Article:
Viet Nam achieves the international goalHANOI, 24 August 2006 – Viet Nam has achieved the international goal on elimination of iodine deficiency by 2005– the Ministry of Health announced today at the Ten Years Review Symposium of the National Programme on Iodine Deficiency Disorders Control in Hanoi.
The Programme was launched in 1993 to eliminate iodine deficiency in the country - a major public health problem at the time. Over the last ten years, the Programme has realized great results. The proportion of households consuming adequately iodized salt has increased from 25 per cent in 1993 to 93.2 per cent in 2005 (the international goal is greater than 90 per cent). The medium value of urine iodine level has increased from 3.2 (a rate which is substantially below the cut-off point of 10) to 12.2 mcg/dl during the same period. Today, Vietnam is the second country in the East Asia and the Pacific Region to reach the goal.
Iodine Deficiency Disorders (IDD) threatens human and economic development of nations. While the worst cases of iodine deficiency can cause severe mental retardation, such as cretinism, even mild iodine deficiency can result in a significant loss in learning ability. Other effects include increased risk of stillbirth, miscarriage, and goiter for women and learning difficulties for children. Salt iodization is the most logical and effective solution to IDD because salt is consumed by everyone, and is iodized salt is safe, sustainable and inexpensive. Eliminating IDD through routine use of iodized salt is a key component of UNICEF’s mission to ensure that every child has the opportunity to survive, develop and achieve his/her developmental potential.
Over the years, UNICEF has provided considerable assistance for the program, including essential equipment and supplies for salt iodization and laboratories, technical support, staff development, and communication.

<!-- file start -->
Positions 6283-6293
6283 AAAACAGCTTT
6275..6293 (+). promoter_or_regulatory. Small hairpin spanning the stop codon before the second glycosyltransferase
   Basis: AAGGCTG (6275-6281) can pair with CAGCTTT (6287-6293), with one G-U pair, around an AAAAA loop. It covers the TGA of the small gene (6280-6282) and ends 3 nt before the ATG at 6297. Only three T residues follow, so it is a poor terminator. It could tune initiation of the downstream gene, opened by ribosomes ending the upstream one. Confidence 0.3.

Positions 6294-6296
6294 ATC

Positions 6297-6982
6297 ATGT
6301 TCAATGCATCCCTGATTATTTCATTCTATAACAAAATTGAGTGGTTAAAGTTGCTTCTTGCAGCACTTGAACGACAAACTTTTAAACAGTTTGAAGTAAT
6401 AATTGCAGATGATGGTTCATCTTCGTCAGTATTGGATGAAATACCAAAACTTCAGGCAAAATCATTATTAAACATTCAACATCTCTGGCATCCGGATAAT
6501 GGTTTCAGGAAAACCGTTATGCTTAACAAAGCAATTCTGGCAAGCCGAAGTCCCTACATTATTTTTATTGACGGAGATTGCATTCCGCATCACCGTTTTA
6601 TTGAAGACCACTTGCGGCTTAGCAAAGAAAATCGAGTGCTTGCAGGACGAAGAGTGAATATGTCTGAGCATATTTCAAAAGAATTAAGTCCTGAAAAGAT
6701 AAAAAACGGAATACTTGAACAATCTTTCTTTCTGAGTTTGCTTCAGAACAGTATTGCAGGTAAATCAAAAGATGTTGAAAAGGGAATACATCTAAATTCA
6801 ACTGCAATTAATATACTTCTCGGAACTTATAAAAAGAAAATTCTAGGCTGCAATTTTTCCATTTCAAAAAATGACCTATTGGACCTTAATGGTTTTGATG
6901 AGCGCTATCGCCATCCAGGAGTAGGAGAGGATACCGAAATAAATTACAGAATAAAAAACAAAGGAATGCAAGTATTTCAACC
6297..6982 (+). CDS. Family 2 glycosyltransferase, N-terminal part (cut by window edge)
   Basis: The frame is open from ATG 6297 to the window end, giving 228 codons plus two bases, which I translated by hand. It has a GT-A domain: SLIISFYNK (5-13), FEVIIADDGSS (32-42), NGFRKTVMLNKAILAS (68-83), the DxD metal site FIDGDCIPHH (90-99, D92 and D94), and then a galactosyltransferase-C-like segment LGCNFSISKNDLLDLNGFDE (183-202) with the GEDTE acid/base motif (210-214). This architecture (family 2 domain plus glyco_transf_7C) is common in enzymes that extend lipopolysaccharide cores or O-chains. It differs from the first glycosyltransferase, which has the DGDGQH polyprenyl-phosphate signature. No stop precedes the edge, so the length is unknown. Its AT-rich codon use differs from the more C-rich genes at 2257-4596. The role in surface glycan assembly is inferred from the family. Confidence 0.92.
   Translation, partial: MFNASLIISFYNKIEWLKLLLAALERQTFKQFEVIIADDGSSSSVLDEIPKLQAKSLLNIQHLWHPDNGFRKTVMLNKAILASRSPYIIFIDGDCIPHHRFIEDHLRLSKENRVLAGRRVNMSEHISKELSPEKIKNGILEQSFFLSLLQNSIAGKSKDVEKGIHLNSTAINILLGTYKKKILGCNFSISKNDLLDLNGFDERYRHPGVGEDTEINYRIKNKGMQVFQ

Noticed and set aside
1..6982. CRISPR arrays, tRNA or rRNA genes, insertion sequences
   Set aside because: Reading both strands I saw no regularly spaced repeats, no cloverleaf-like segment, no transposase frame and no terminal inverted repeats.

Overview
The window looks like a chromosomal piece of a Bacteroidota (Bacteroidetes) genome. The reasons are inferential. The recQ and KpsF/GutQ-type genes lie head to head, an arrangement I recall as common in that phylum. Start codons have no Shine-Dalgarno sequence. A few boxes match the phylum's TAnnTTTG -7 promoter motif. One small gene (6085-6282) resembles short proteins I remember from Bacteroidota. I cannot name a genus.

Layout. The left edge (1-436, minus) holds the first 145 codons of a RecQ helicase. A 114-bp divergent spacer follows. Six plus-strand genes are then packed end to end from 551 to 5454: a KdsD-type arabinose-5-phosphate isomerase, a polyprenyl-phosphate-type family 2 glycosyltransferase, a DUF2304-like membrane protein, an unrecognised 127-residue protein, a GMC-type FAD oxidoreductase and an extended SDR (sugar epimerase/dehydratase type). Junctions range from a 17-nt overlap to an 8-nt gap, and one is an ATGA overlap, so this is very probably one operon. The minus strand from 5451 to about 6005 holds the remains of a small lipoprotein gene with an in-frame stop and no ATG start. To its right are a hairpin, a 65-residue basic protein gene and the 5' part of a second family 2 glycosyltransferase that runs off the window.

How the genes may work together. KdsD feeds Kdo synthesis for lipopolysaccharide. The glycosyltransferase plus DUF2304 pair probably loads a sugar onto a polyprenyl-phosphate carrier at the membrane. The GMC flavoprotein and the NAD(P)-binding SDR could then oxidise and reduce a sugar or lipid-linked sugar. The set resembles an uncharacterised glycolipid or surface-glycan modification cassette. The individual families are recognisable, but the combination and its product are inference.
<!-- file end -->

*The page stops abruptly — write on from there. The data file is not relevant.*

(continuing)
“Reaching the International goal on elimination of iodine deficiency is a great success. The ingredients for the success in Viet Nam include government commitment, and presence of dedicated staff at national and sub-national levels. From today, the challenge for Viet Nam is how to sustain the achievements of the program and ensure that future generations are protected from the damaging effects of iodine deficiency. We need continued government commitment and stronger multipsectoral partnership," said Jesper Morch, UNICEF Representative in Viet Nam at the Symposium. "UNICEF remains committed to prevention and control of all forms of under-nutrition in Vietnam and will therefore continue to support the Government of Viet Nam to sustain the achievements in IDD elimination beyond 2005," he continued.
An action plan for the period of 2006-2010 will be developed during the Symposium to ensure the sustainable elimination of iodine deficiency disorders in Viet Nam.
For 60 years UNICEF has been the world’s leader for children, working on the ground in 156 countries and territories to help children survive and thrive, from early childhood through adolescence. The world’s largest provider of vaccines for developing countries, UNICEF supports child health and nutrition, good water and sanitation, quality basic education for all boys and girls, and the protection of children from violence, exploitation, and AIDS. UNICEF is funded entirely by the voluntary contributions of individuals, businesses, foundations and governments.
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